Ashbourne Section CROCA - Post Cold War Emergency Planning

As part of our 2005 programme, we had an interesting talk from the current Chief Emergency Planning Officer for Derbyshire, Ian Shuttleworth. He then invited us to visit the new EPHQ at County Hall Matlock as part of this year's activities, an invitation which we (and also former members of 8/20 Post Ashover) were pleased to accept.

In the Cold War days, there was an EPHQ on the north side of County Hall, in a semi-basement with a very thick outside wall and no windows (see photo). County Hall is housed in a Victorian Hydropathic Establishment (Smedley's Hydro) which never really reopened after WW2, following its being commandeered as a major training base for the Intelligence Corps. It was taken over by Derbyshire County Council as its HQ in the 1950's.

The new EPHQ is on the south side of the building and has windows ! (with views over the Derwent Valley). We were greeted by Ian and one of his Emergency Planning Officers, Helen Holmes, and given a reminder of the vast range of emergencies which the team has to deal with, including flooding, industrial accidents (eg chemical, liquid and gaseous leaks), gas explosions, major accidents etc. The most impressive feature was the vast range of information which the Department has at its fingertips and the hi-tech retrieval system via computer and interactive whiteboard.

Ian pointed out that Helen was the expert in this field and we enjoyed a demonstration of her skills, particularly the way in which she effortlessly put the interactive board through its paces. On the large board (see photo) it is possible to overlay a map of Derbyshire with whatever features are required and to zoom in on to individual streets and houses (although we were assured that it was not being used to look for possible council tax revaluations ! ). For example, in the event of flood warnings, areas at risk can be highlighted so that preventative measures can be directed correctly and efficiently. If a gas or chemical incident requires say a 200 metre exclusion zone, this can be added to the map and then a list of all the affected properties displayed. If emergency centres are required, these can be displayed alongside their capacities etc. Chemical pollution plumes can also be added - no more chinagraph pencils on to transparent plastic maps.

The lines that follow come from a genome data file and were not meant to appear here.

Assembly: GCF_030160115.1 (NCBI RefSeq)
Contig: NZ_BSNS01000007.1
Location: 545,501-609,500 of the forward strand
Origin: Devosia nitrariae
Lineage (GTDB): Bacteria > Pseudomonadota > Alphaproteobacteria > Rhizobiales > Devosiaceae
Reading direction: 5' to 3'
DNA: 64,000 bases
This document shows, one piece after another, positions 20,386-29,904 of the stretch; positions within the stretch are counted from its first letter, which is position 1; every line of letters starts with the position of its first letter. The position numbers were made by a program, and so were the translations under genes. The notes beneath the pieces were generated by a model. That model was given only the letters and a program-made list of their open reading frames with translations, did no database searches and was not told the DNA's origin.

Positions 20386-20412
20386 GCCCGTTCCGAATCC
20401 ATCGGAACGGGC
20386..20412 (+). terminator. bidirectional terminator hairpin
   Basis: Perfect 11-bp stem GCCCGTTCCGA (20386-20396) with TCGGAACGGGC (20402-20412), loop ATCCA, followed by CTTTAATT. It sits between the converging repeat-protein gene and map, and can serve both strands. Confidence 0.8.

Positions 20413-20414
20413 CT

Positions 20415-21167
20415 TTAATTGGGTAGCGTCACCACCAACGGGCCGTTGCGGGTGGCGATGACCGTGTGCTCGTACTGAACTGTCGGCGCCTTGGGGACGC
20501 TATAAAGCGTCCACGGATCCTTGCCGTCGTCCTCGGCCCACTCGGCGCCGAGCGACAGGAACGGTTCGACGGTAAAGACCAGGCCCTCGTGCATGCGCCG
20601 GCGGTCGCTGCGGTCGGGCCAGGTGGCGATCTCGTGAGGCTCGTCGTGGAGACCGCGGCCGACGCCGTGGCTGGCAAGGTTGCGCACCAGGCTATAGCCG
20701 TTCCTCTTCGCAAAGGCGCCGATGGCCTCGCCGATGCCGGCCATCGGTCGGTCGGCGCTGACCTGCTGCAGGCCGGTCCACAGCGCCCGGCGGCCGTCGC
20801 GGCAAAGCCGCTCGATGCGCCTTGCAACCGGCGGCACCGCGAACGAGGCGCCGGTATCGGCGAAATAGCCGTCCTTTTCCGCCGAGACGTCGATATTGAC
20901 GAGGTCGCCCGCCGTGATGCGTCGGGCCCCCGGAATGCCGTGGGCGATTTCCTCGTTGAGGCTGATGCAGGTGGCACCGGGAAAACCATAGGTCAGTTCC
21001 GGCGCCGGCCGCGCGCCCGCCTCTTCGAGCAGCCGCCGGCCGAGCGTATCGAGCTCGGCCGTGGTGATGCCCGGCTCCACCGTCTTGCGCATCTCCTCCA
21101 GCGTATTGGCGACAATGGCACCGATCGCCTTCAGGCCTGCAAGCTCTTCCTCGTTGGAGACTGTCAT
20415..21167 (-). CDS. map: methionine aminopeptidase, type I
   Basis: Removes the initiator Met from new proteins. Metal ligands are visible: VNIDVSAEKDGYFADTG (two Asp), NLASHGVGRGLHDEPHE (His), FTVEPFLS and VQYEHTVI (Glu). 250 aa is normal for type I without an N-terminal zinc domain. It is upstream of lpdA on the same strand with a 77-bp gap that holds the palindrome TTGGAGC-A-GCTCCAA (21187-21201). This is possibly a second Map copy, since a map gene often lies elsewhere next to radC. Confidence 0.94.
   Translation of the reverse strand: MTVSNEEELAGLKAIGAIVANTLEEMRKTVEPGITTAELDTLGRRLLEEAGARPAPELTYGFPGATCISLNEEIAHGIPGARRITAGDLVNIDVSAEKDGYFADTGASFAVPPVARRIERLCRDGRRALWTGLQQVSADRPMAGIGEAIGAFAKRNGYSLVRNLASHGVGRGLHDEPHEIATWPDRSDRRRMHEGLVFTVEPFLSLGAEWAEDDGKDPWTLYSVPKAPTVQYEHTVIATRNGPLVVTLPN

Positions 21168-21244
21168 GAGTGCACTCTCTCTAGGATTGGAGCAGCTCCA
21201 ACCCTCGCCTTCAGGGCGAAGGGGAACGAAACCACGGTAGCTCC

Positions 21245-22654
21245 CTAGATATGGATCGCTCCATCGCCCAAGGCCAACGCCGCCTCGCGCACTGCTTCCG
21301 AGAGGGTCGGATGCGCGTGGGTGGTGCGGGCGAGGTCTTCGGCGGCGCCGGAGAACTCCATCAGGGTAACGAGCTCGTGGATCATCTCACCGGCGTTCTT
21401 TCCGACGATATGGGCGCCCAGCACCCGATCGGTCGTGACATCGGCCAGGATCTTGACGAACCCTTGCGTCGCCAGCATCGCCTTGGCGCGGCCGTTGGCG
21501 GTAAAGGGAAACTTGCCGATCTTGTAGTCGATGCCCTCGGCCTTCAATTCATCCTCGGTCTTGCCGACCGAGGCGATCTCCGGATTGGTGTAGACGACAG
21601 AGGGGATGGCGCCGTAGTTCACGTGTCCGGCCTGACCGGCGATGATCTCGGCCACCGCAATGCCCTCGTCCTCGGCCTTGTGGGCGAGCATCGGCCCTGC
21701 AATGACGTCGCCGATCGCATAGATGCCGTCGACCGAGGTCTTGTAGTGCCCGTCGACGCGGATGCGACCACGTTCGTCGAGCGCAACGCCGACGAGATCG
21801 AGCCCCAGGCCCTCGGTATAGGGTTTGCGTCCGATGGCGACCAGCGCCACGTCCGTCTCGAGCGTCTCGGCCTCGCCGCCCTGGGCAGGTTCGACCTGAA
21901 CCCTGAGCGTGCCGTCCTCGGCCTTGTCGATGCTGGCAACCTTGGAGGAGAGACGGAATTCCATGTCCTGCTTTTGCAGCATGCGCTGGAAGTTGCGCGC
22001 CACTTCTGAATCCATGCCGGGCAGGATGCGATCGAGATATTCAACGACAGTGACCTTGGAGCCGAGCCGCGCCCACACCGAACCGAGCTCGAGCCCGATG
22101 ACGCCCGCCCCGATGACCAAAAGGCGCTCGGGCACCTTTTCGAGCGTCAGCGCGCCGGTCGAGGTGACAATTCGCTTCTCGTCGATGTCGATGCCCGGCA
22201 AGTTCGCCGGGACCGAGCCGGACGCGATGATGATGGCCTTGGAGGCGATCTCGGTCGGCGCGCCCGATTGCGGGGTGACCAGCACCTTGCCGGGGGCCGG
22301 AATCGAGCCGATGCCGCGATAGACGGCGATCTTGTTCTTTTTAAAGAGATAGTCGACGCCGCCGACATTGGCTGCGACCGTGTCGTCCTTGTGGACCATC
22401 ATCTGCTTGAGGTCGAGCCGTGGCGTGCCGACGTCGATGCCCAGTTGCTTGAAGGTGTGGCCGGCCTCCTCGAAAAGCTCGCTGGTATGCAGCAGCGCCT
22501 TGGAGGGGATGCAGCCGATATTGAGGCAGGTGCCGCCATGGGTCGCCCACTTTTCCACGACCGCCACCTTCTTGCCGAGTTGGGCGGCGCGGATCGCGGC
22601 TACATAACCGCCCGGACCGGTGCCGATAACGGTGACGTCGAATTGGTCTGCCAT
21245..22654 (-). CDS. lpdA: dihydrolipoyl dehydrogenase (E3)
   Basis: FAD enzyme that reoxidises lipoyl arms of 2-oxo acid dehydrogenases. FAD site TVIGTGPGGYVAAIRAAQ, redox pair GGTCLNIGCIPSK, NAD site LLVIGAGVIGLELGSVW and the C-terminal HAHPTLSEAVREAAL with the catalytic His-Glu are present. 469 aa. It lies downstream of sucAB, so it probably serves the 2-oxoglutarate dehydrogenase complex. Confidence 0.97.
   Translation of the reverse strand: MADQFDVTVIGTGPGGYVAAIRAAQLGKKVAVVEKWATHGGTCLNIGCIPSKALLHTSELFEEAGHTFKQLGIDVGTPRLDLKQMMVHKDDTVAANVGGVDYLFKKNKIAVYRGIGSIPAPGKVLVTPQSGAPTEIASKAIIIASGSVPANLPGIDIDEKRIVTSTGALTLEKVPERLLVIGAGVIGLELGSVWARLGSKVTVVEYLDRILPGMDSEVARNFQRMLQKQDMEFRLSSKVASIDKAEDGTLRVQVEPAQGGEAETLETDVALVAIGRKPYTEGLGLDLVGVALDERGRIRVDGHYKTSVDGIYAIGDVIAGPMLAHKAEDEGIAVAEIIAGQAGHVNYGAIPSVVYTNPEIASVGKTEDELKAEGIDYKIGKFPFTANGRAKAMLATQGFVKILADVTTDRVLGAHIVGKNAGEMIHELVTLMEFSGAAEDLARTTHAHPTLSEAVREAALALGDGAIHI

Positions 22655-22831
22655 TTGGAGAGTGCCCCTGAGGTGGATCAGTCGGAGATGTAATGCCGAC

It is clear that Derbyshire County Council has one of the best Emergency Planning facilities in the country. My only complaint is that I live a mile over the border in Nottinghamshire ! Ian's is that although the large screens can show news bulletins, he is not given access to any sports channels !

Just along the road on the north side of County Hall is an end terrace house which now bears a blue plaque. During WW2, this was a tailor's workshop and, from 1940, housed a secret radio transmitter as part of the local Auxiliary Unit. These units were formed to act as underground resistance in the event of a German invasion. The location was chosen because the "Ground Station Zero" could be concealed by the tailor's stock and equipment and there was a handy emergency escape route out of the back and down a flight of steps. The radio operator was a teenager who still lives in Matlock. There was also a cache of small arms etc in one of the caves at Matlock Bath - if you've ever taken the cable car to the Heights of Abraham, you've probable been into the cave in question.

Jon Layne
Secretary Ashnourne Section CROCA

County Hall (North)

County Hall (South)

Emergency Planning HQ

CEPO (centre) & EPO (right)

Interactive display

Ground Station Zero


[15jul06 14:30]